Cylinder heads house the camshaft, valves, valve springs, valve seats, valve guides, rocker arms (if equipped) spark plugs, and water jackets. Older heads were cast iron but most modern heads are made out of aluminium to save weight. In most engine setups the head is where combustion starts. The combustion chamber is something that engineers like to change quite a bit because it is such a huge factor in the overall performance of the engine. Scroll down for more on combustion chambers. Special notes: When removing a cylinder head, remove the head bolts in the reverse order as tightening to avoid cracking or warping the head. Always use new head bolts unless otherwise specified.
Spark plugs provide ignition to the air/fuel mixture to start the combustion process. The spark plug is supplied with 15,000+ volts (newer systems are much higher), to get an electrical arc to jump across the air gap and ignite the mixture. For more on spark plugs check out our ignition systems page.
The head gasket sits between the block and the head. It seals and separates combustion, crankcase gasses, coolant and oil. Head gaskets are one time use because they crush when the head is tightened down. Some head gaskets come in different thicknesses, make sure the gasket you install is the correct thickness for the application. Most modern head gaskets are metal, even when they are removed it is difficult to tell where the problem was.
Camshafts and Camshaft Timing
Camshafts open (not close) the valves. The camshaft(s) is driven at half the speed of the crankshaft by a belt, chain or meshed gears. The camshaft must be timed with the crankshaft to maintain proper valve timing. On some engines, if the timing belt breaks or the engine is not properly timed, the pistons can hit the valves causing serious engine damage. Usually the exhaust valve gets hit because on exhaust stroke the piston is on its way up as the valve is open. Engines that can have piston to valve contact are called interference engines. Valve springs keep the valves closed until the cam lobe opens the valve. Camshafts may or may not have its own bearings. Camshafts can be in-block or overhead cams. In-block cams are located in the engine block and require pushrods and rockers to open the valves. Overhead cams are above the cylinder and may or may not have rockers. If their is no rockers, it is called a cam-on-bucket or cam-on-lifter setup. In all the diagrams and explanations around the web, they always make it seem like the 4 strokes all take 180° of crankshaft rotation. This is not the case. The cam action opening the valves are what really determine the length of each stroke. Intake and exhaust strokes tend to be much longer than 180° and compression and power tend to be much shorter. Camshaft duration is how many degrees of CRANKSHAFT rotation the valve is open. This does not have to be the same for the intake and exhaust valves. Lift is how deep the valve opens. The deeper the valve opens the more the valve is out of the way and the easier the air or exhaust gasses can get around the valve. The restriction the valve causes by forcing intake air or exhaust gasses to go around the valve is called shouldering.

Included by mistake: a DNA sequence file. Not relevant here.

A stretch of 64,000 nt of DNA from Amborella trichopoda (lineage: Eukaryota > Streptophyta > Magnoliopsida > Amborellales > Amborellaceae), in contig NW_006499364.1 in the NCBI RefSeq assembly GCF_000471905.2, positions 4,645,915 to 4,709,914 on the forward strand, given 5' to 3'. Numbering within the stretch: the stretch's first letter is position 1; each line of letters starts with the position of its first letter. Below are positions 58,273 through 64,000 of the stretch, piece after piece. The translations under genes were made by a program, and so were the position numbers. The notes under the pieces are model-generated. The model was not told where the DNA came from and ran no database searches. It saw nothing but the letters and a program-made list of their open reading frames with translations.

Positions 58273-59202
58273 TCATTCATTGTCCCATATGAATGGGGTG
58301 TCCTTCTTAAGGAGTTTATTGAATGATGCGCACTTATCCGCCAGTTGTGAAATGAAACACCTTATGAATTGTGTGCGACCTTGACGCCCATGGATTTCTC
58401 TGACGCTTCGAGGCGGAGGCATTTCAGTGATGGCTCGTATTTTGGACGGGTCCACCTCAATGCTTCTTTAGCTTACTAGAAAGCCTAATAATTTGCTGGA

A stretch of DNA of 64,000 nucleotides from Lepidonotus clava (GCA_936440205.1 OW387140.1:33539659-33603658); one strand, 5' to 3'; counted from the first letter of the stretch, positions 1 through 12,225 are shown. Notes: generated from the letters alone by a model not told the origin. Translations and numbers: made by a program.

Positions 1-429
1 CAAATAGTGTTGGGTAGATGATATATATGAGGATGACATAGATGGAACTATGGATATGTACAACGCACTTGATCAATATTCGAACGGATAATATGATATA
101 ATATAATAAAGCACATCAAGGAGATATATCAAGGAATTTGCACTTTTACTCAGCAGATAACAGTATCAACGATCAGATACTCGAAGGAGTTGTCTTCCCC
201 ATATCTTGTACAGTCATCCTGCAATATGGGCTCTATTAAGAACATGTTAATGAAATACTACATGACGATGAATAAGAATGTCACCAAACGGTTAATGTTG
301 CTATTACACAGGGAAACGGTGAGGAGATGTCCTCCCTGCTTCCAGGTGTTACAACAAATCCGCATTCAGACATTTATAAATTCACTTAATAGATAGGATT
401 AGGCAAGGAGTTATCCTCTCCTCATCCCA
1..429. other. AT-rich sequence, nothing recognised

Intake lead is the number of degrees of crankshaft rotation that the intake valve starts to open before the piston gets to TDC. This determines when overlap starts as well as affecting idle quality. Engineers use intake lead as a way to get as much air into the cylinder as possible, but if there is too much intake lead the engine will not idle well. At low RPM the air doesn’t have enough momentum to enter the cylinder while the piston is still moving up and the air will stop in the intake port. That means that the intake valve being open sooner partially stops airflow into the cylinder, causing the engine to stumble. When the engine gets into high RPM, air momentum overcomes the piston and air enters the cylinder. Some of this air is used for scavenging and some is held in the cylinder through the intake and compression stroke and used for combustion. On a race car idle quality is not a concern, this is why you see these big V8 drag cars that can barely idle but they absolutely scream down the track.